I thought that, with Iowa only 65 days away now, we needed a thread for discussing the overall state of play in the race for the GOP Presidential nomination, rather than having to discuss developments that affect multiple candidates in the thread for one candidate or another.
This is especially true since the race has taken on a definite shape lately, now that Ben Carson’s support is apparently declining, and Jeb!'s campaign seems on its way to being a very expensive footnote. What we’re left with is Trump, Cruz, and Rubio.
Trump’s either been leading in the national polls, or (briefly) tied with Carson for the lead, since mid-July. His support in conventional polls has remained steady in the mid to upper 20s over the past two months.
His support in Internet polls has tended to be in the 30s during that period. OTOH, many commentators think that much of Trump’s support comes from people who aren’t all that likely to actually show up for the primary voting. IMHO, the natural corrective is to ignore the Internet polls on the assumption that his greater support in those polls is roughly the fraction of his support that won’t show up on game day, so to speak.
Rubio’s become the de facto Establishment choice now that Jeb’s faded. (And given Jeb’s 27/50 approval/disapproval among Republicans, I don’t see him coming back, no matter how much money his super-PAC is holding in reserve.) But Rubio’s polling numbers are still mostly in the 11-14 range, even in New Hampshire, which is starting to look like Rubio’s make-or-break state, because if he doesn’t win there, he’s on unfavorable terrain well into March. Rubio has to find a way to stay competitive until the calendar starts favoring him from late March onward.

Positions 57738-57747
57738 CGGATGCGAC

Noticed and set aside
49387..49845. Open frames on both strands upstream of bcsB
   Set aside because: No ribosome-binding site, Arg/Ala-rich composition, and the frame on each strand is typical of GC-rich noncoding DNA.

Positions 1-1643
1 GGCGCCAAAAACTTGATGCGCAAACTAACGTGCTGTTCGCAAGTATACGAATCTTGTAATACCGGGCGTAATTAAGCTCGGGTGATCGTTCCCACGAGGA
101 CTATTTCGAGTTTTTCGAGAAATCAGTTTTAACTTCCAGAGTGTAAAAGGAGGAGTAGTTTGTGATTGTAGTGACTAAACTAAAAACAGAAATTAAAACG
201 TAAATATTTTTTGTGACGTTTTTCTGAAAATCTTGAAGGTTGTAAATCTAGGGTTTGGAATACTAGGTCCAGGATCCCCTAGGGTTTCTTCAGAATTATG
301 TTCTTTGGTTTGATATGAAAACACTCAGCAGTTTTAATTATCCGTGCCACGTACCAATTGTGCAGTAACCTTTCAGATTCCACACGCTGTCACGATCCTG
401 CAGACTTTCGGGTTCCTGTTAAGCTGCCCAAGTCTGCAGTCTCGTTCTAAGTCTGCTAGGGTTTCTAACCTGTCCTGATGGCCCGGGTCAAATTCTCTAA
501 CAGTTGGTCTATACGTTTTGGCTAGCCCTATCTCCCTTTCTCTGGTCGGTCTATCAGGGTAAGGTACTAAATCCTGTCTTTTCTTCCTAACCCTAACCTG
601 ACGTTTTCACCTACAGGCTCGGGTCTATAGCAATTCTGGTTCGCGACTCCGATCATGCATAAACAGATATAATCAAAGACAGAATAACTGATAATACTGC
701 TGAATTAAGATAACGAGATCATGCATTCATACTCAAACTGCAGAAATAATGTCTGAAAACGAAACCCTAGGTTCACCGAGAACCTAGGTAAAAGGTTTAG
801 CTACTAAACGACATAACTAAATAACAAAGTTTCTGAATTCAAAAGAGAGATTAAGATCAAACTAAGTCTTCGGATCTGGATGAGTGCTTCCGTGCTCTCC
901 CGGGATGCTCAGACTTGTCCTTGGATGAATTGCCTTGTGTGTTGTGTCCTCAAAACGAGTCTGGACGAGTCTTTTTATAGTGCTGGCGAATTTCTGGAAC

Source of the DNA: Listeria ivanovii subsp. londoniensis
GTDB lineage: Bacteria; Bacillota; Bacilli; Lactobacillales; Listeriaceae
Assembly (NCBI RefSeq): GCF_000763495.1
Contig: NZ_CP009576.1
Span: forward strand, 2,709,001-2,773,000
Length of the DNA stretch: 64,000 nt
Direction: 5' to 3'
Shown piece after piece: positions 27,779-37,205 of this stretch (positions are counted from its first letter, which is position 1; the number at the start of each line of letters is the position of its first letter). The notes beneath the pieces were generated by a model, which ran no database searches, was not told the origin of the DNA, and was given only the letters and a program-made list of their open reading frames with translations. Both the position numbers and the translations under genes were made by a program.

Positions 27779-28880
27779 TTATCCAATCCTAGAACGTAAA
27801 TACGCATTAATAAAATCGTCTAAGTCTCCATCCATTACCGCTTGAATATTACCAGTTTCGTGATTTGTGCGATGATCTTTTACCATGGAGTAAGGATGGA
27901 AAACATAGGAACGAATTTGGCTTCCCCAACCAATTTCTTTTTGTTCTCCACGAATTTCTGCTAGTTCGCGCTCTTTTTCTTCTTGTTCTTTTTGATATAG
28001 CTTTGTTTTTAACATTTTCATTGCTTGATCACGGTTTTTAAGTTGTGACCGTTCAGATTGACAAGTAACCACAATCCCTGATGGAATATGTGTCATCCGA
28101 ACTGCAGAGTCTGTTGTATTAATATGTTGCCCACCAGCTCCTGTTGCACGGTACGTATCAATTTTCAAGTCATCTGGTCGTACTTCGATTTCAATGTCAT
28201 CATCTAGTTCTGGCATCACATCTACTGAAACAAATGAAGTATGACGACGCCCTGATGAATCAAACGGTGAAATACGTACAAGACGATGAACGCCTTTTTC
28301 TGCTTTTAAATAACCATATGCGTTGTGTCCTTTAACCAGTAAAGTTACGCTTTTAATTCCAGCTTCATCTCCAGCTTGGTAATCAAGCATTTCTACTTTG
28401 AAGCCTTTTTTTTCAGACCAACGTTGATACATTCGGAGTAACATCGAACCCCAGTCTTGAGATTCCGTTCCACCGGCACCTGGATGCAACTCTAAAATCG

While Cruz is polling in that same range nationally, he’s polling in the low 20s Iowa, in a virtual tie with Trump there. And unlike Trump, Cruz has a ground game there, so a tie in the polls surely translates into a Cruz win on caucus night. Also, Cruz is better suited than Trump for picking up Carson’s supporters as they have second thoughts about Carson. So Cruz is looking good in Iowa, and that sets him up for doing well in South Carolina and in the SEC primary at the beginning of March.
Carson’s still polling in the upper teens, so he’s still a factor. But mostly in the sense of ‘how much support will he actually retain as the primaries approach, and who picks up the supporters he loses?’ sense. The answer to the latter question is probably, mostly Cruz, and the rest to Rubio.
We talked about Jeb. A pile of money is still in his super-PAC, but that 27/50 number (Q1 here) says it’s not going to do him any good.
At the same link, Kasich’s favorable/unfavorable numbers are 25/37, which says that most of the Republicans who’ve thought about him enough to have an opinion, don’t like him. So he’s got a chance in the fact that over a third of Republicans don’t yet have a strong opinion about him. But he’s dead unless he can beat out Rubio in the Establishment lane, and he’s got to do it in NH. Nah, not happening.
And none of the others are a factor anymore, other than who gets Christie’s or Paul’s or Huckabee’s 3% support when they drop out.
Anyhow, with 65 days to Iowa, shit’s starting to get real here. Everybody in the clown car had better have their seat belts fastened, because it’ll be a wild ride.